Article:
M 65 / M 66 / NGC 3628 - These are three galaxies very close apparently on the sky. They are called Leo Triplet, a small group of galaxies and they are popular target for observing by amateur astronomers. M 65 is spiral galaxy with visual magnitude 10.3 and it is about 35 million light years away from the Earth. M 66 is also spiral galaxy with visual magnitude 8.9 and it is about 36 million light years away from the Earth. NGC 3628 is spiral galaxy which we see edge-on on the sky. Its name is the Hamburger Galaxy. Its visual magnitude on the sky is 10.2 and it is about 35 million light years away from the Earth. It has prominent dust line along its plane, and on images the galaxy is divided on half with the mentioned dark line, and looks like hamburger.
Leo Triplet Group of galaxies is also called M 66 Group of galaxies. M65 and M 66 are separated on the sky about 20 arc minutes, and 30 arc minutes equal distance from both galaxies on the sky is NGC 3628. In a telescope at low magnifications all three are visible in the same field of view.
M 105 / NGC 3384 / NGC 3389 - Are three galaxies very close to each other apparently on the sky. M 105 is an elliptical galaxy. This type of galaxies do not have spiral arms. They have ellipsoidal shape and also are thicker than the spiral galaxies. We can understand the elliptical galaxy like a ball and we grab the ball from both ends and pull the ends away more or less. On the other side, the spiral galaxies are like thin flat disks. If we imagine a ball and slice it on thin pieces and take only the central slice, that will be the shape of the spiral galaxies. We can notice that spiral galaxies have structure - their core is called bulge and from the core extend several spiral structures called spiral arms. The bulge can be bigger or smaller and is thicker than the rest of the galaxy - it looks more or less like a ball.
The visual magnitude of M 105 on the sky is 10.2 and it is about 30 million light years away from the Earth.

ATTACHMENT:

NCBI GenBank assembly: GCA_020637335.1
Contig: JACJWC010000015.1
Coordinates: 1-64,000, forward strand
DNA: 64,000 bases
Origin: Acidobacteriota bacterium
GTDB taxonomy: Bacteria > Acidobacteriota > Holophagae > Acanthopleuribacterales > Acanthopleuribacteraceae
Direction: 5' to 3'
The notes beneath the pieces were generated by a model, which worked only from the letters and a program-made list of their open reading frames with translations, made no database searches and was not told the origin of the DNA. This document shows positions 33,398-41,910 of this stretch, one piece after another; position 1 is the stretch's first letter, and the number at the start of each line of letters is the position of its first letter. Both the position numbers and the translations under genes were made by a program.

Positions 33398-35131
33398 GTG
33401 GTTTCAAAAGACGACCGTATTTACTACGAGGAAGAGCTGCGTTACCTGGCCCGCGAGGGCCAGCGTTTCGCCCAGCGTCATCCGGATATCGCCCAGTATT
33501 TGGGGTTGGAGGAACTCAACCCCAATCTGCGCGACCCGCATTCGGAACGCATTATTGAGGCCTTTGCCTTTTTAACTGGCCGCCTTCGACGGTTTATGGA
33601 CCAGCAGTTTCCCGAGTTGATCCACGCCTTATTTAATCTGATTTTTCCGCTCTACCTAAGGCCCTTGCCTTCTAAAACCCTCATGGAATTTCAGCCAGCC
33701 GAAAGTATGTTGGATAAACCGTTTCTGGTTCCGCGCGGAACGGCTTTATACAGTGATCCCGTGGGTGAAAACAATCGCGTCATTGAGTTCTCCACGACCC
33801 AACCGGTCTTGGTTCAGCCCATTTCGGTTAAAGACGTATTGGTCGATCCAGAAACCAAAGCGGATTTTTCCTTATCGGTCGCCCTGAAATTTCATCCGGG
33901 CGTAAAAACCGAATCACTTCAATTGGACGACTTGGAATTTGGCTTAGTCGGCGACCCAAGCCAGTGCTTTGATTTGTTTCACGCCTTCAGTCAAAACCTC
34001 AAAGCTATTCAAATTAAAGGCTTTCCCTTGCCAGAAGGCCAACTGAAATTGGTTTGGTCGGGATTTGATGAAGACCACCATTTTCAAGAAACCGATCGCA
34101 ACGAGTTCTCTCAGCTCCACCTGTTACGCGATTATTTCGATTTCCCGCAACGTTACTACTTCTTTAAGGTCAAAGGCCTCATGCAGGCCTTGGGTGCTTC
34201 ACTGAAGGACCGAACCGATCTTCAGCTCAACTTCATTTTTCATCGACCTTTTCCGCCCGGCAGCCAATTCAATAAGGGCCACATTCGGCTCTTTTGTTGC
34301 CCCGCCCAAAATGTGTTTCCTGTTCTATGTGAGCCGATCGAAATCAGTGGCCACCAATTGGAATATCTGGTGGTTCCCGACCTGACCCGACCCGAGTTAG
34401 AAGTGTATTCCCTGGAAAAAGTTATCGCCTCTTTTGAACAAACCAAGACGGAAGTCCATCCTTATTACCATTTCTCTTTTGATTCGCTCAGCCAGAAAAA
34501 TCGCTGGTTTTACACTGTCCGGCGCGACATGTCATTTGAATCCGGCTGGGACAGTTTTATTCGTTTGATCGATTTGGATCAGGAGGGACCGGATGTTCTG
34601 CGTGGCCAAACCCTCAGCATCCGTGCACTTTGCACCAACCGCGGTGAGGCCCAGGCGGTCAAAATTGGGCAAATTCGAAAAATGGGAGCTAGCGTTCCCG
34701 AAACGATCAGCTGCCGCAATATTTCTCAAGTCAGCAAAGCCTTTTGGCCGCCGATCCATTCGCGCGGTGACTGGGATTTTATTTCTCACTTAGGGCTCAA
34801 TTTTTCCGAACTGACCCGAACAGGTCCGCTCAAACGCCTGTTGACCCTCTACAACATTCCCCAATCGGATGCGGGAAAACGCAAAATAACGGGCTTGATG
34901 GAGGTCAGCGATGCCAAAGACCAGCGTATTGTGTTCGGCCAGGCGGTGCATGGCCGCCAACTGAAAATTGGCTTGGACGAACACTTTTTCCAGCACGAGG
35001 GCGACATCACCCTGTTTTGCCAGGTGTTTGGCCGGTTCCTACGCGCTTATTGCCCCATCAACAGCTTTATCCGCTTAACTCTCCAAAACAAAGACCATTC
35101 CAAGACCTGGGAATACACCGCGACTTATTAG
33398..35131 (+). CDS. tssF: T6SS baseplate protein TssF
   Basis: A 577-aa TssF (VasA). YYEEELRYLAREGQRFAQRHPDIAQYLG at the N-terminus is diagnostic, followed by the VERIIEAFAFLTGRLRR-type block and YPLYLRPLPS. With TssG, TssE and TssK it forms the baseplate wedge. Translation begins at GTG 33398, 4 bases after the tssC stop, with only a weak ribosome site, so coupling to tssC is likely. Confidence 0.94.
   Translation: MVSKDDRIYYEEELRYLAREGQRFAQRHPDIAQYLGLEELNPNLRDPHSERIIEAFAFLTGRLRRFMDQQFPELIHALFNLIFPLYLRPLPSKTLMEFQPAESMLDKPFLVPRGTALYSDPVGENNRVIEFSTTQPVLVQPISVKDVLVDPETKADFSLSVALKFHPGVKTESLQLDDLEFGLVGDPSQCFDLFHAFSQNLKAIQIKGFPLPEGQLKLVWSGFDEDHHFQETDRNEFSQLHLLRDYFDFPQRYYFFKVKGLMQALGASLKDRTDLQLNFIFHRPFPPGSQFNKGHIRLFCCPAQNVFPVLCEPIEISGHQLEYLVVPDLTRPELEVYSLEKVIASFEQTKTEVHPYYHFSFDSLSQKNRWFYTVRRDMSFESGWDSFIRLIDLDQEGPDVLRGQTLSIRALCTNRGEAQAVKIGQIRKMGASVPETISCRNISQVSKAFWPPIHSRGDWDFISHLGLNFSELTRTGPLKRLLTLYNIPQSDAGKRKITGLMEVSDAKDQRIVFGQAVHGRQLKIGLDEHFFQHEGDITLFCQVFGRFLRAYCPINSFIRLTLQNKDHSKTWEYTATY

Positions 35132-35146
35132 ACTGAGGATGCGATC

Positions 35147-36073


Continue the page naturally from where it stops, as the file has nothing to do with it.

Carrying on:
NGC 3384 is elliptical galaxy apparently very close on the sky to M 105 and also in reality in space they are very close. Its visual magnitude on the sky is 10.9 and it is about 35 million light years away from the Earth.
NGC 3389 is spiral galaxy with visual magnitude 12.4 and also apparently very close on the sky to M 105, but in reality in space is about twice further from the Earth than M 105 is.
All three galaxies can be viewed through a telescope at once, because all three can fit in the field of view of the eyepiece. NGC 3384 is about 7 arc minutes away from M 105 on the sky, and NGC 3389 is about 10 arc minutes away from M 105 on the sky.
M 105 and its companion NGC 3384 are part of the M 96 Group of galaxies.
M 96 / M 95 - Are both spiral galaxies with visual magnitudes on the sky 10.1 and 11.4 about 30 million light years away from the Earth. M 96 is about the size and mass of our galaxy, and we see it tilted on the sky. It is slightly deformed because of the gravitational interaction with the other galaxies around. M 95 is separated on the sky about 40 arc minutes from M96. Both galaxies can be seen through a telescope in the same field of view.
M 96 is main member of the M 96 Group of galaxies which includes also M 95, M 105 and its companion NGC 3384 and several more confirmed members and several more unconfirmed members. M 96 Group is also known as Leo I Group. It is part of our Local Supercluster of galaxies.